And that is why the slabs of limestone nearby are called Bóthar na Mias, or the road of the dishes today.

Far from being upset, King Guaire was amazed and told Colman to build a monastery nearby, so he walked until his cincture fell off, and that he took as a sign.

At the monastery Colman had a pet rooster who served as an alarm clock at a time before there were such modern conveniences. The rooster would begin his song at the breaking of dawn and continue until Colman would come out and speak to it. Colman would then call the other monks to prayer by ringing the bells. But the monks wanted to pray during the night hours, too, and couldn't count on the rooster to awaken them at midnight and the small hours of the morning.

So Colman made a pet out of a mouse that often kept him company in the night by giving it crumbs to eat. Eventually the mouse was tamed, and Colman asked its help!

“So you are awake all night, are you? It isn't your time for sleep, is it? My friend, the cockerel, gives me great help, waking me every morning. Couldn't you do the same for me at night, while the cockerel is asleep? If you do not find me stirring at the usual time, couldn't you call me? Will you do that?”

It was a good while before Colman tested the understanding of the mouse. After a long day of preaching and travelling on foot, Colman slept very soundly. When he did not awake at the usual hour in the middle of the night for Lauds, the mouse pattered over to the bed, climbed on the pillow, and rubbed his tiny head against Colman's ear, although not enough to awaken the exhausted monk.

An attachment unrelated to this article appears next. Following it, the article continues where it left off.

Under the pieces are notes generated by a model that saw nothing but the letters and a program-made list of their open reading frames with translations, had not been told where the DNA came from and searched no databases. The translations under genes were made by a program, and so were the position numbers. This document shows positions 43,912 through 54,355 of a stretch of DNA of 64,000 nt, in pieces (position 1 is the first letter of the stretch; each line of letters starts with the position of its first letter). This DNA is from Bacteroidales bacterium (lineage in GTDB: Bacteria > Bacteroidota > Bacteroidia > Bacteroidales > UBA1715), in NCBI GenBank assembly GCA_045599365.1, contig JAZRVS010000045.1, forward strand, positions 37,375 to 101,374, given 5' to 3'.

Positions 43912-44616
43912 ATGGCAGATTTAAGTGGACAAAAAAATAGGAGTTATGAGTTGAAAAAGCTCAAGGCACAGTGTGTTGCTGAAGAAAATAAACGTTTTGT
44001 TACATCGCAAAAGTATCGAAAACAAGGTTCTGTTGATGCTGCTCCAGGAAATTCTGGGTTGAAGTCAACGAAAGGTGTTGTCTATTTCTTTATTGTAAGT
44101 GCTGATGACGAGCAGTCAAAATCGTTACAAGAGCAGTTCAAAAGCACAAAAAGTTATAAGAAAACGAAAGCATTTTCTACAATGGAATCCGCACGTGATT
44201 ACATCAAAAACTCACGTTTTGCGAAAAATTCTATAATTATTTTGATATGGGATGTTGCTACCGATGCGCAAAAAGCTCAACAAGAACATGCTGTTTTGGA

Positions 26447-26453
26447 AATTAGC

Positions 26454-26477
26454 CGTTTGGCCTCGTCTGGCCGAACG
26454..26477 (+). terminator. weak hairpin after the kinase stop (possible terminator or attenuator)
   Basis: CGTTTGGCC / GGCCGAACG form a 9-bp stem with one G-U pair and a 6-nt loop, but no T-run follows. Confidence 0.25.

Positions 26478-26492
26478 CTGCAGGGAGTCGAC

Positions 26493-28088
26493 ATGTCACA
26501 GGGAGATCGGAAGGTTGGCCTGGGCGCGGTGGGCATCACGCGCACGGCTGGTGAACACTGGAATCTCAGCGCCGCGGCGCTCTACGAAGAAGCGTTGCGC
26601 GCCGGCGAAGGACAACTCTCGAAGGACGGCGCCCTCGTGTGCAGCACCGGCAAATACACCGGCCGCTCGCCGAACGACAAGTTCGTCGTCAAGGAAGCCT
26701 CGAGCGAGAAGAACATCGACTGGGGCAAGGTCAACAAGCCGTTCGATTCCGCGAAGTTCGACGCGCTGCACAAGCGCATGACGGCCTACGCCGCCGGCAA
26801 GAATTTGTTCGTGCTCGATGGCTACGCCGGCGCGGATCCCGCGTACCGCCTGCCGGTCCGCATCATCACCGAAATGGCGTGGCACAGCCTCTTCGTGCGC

So the mouse tried again, but Colman shook him off impatiently. Making one last effort, the mouse nibbled on the saint's ear and Colman immediately arose – laughing! The mouse, looking very serious and important, just sat there on the pillow staring at the monk, while Colman continued to laugh in disbelief that the mouse had indeed understood its job.

When he regained his composure, Colman praised the clever mouse for his faithfulness and fed him extra treats. Then he entered God's presence in prayer. Thereafter, Colman always waited for the mouse to rub his ear before arising, whether he was awake or not. The mouse never failed in his mission.